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Title Insurance



 

What Is Title Insurance?

Title insurance provides homeowners and lenders with no-fault protection against title risks inherent in real estate transactions and fraud.  Our firm does receive a Reviewing Counsel Fee from First Canadian Title on policies that we place through the title insurer, but the cost of this to the client is less than the cost of the searches that are replaced by title insurance and are no longer required.  Title insurance is a means of insuring or indemnifying homeowners or lenders against loss or damage sustained by reason of;

  • Liens, encumbrances, or defects in the title to a property.
  • Defects that would have been revealed by an accurate up-to-date survey.
  • Survey errors or illegibility.
  • Forced removal of an existing structure, other than a boundary wall or fence.
  • Work order, zoning and set back non-compliance/deficiency.
  • Another party claims an interest in the property.
  • The land is unmarketable, which allows another person to refuse to perform a contract to purchase, lease or make a mortgage.
  • Fraud, forgery, duress, incompetence, incapacity or impersonation.
  • Unregistered easements and rights of way.
  • Loss of priority due to matters such as construction liens, agreements registered on title, and other mortgages.
  • Lack of pedestrian and vehicular access to the property.
  • Specific post-policy event coverage, as outlined in the Gold Policies.
  • The authenticity of registered documents on title.
  • Invalidity or unenforceability of the insured Mortgage upon the title.

 

Identity Theft & Real Estate Title Fraud

By: Rubina Ahmed-Haq Special to The Toronto Star,

Published on Sunday, April 8th, 2012

One of the least common crimes associated with identity theft is real estate title fraud.  But if it does happen the impact can be huge and difficult to unravel, says Raymond Leclair a real estate lawyer at LawPro.  The average amount stolen in title fraud is in the range of $300,000 compared to credit card fraud, where it is $1,200.

Here’s how it might work: The criminal targets a house and by stealing mail is able to build a financial profile with bank accounts, bills and credit and mortgage information.  With that forged identity the criminal walks into a bank and asks to take out a second mortgage secured by the home.  The fake identification is verified and since the house title is in the correct name, the banks are less likely to ask questions.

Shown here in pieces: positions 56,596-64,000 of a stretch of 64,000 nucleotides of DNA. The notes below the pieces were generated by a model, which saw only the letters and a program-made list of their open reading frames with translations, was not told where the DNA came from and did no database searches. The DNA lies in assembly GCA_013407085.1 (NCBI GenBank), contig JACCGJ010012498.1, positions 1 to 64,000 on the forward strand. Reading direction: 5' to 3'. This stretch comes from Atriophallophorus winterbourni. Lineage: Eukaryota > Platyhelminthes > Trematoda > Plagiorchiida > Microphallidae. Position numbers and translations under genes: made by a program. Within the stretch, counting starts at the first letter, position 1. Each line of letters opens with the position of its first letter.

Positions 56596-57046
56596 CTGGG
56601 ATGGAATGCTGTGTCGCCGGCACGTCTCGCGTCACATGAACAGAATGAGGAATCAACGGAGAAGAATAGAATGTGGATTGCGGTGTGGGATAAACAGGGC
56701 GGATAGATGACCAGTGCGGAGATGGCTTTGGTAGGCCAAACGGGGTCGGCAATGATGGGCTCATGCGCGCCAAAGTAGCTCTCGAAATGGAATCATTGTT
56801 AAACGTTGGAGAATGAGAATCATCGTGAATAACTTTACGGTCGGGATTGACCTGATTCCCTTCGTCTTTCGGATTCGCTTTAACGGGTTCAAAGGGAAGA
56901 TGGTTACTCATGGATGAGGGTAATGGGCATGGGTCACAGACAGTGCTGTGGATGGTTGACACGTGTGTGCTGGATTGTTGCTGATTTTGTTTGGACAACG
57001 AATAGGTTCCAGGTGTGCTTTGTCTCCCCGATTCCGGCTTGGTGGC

The bank offers the money in the form of a line of credit that can be used with a bank card or by writing cheques.  In most cases the legitimate homeowner does not find out what has happened until the loan statements show up in their mailbox.  Now they are left with the task of proving that they were victims of identity theft and did not borrow any money.  Banks are often sympathetic to victims of title fraud, but like credit card fraud they conduct their own investigation to figure out what happened.  In the case of real estate fraud it can take years.

In the end, the matter is often sorted out, but in the process victims can face legal bills, banking issues and ruined credit history.  Also, the perpetrators of title fraud are often never caught.

First Canadian Title has been offering title insurance since 1991. FTC vice-president Susan Leslie says the volume of identity theft claims at the company is low but the dollar value of each is high.  Of all the complaints they get, only one per cent are deemed cases of identity fraud, but the crime represents 12 per cent of the claims paid by FCT, she said.

For a home valued at $450,000 in Ontario, title insurance would be a one-time fee of $432.  “Don’t wait until it’s too late, be proactive and stay on top of all the activity that takes place under you name,” says Sgt. Luce Normadin, the RCMP’s national identity fraud coordinator.

  Read the entire article here